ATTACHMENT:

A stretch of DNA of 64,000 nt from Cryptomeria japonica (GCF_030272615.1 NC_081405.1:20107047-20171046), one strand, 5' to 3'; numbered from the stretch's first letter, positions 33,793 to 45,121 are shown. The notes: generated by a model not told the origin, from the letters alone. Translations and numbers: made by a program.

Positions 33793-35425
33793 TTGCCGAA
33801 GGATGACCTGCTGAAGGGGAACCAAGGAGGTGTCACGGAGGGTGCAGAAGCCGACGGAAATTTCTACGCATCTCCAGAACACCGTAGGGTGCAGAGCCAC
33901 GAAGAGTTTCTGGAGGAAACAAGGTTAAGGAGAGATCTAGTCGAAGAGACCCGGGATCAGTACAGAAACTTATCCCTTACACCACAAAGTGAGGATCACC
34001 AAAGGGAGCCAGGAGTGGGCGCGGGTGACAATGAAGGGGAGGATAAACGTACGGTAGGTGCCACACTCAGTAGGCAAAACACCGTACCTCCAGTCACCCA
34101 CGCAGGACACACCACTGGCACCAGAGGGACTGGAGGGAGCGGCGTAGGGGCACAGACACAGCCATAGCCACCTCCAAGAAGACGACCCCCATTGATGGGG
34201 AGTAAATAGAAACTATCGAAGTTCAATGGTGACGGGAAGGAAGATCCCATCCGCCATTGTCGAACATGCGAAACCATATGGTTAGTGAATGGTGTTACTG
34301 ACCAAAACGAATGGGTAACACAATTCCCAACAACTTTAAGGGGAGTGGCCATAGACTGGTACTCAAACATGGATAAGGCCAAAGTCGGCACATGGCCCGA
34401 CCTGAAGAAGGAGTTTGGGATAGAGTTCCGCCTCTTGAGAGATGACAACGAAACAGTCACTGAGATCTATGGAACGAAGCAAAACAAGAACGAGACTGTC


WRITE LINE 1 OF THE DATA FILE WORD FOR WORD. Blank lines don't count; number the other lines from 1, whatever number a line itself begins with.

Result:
A stretch of DNA of 64,000 nt from Cryptomeria japonica (GCF_030272615.1 NC_081405.1:20107047-20171046), one strand, 5' to 3'; numbered from the stretch's first letter, positions 33,793 to 45,121 are shown. The notes: generated by a model not told the origin, from the letters alone. Translations and numbers: made by a program.